Mappr! Where It’s At.

I know that someone has already blogged this, but I can’t remember who…Either way, Mappr from Stamen Design offers up a flickr/map mashup. They tout themselves as “an interactive environment for exploring place, based on the photos people take.” I would argue they are exploring space, but that isn’t really the point. There are actually three or four themed maps that you can find if you wander the site for a second, but the front page is all about flowers. Check it out at Mappr! Where It’s At.

Geographic Information Systems (GIS) GeoBlog

Another GIS blog has found its way into my RSS aggregator: Geographic Information Systems (GIS) GeoBlog. This blog does a great job of the 2 things I think blogs are supposed to do:

  • point to resources that you think are useful to others (yeah, he mentioned us today 🙂 ), and
  • dole out a little information on what is going on in your day-to-day that others might take advantage of
  • It is a fairly new blog so you should be able to catch up quick or just jump in midstream.

    NASA’s World Wind now has Moon images

    A nice article at NYTimes.com (free registration required) highlights NASA’s World Wind viewer and the ten-terabyte satellite imagery archive that is available and now includes imagery of the lunar surface at a resolution of about 66 feet. Be aware, though, that World Wind requires a high-speed, broadband Internet connection and a computer with pretty decent performance.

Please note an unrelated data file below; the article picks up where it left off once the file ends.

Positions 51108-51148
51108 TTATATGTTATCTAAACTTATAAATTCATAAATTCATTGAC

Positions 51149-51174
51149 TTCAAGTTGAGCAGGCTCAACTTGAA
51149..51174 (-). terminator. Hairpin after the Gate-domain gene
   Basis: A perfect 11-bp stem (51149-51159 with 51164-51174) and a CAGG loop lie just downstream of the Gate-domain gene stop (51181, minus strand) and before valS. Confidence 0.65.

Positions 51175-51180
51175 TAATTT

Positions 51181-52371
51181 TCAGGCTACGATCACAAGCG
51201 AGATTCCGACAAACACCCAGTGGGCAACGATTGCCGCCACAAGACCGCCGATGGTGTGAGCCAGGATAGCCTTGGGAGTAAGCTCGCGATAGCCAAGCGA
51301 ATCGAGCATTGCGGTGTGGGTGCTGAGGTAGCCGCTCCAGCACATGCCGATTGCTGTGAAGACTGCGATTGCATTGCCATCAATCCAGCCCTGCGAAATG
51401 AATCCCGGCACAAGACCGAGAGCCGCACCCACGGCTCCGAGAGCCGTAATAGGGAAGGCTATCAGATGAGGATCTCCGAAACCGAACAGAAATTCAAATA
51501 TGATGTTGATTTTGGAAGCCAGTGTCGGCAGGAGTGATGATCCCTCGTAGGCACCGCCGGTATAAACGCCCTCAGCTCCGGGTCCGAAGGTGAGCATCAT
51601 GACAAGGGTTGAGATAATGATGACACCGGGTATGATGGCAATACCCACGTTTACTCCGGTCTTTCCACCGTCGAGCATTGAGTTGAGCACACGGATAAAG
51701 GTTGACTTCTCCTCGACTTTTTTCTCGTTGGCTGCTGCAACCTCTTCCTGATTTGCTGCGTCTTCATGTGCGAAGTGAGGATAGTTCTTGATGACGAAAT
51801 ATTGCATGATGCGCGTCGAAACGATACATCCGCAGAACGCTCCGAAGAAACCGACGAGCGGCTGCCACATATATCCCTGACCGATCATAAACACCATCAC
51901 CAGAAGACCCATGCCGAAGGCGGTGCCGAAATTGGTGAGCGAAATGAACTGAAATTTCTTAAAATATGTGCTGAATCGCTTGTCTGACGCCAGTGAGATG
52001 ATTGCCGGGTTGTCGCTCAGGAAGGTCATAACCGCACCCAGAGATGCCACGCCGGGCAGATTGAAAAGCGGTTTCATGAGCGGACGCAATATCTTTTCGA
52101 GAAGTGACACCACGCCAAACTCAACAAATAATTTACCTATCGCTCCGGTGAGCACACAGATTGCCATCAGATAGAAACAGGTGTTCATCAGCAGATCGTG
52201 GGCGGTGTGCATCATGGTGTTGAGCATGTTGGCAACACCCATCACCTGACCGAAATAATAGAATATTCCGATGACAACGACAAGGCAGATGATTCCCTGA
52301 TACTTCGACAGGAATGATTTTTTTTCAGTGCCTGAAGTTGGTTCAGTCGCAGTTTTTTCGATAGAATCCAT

You can download the free application from NASA’s World Wind website

    NASA’s ISS EarthKAM program

    I just read an article about a teacher in Maine who has had her students participating in projects based on NASA’s ISS EarthKam project. EartKAM is Earth Knowledge Acquired by Middle School Students, an education program that is centered around a camera currently mounted on the International Space Station. EarthKAM has actually been around since 1996 and has also flown on shuttle missions, so there is a pretty nice archive of images on the website. The images are taken by students themselves, who request specific areas via the Web. It’s a pretty cool program, and is a way to get students interested in geography and the applications of remote sensing.

    Check out NASA’s EarthKAM website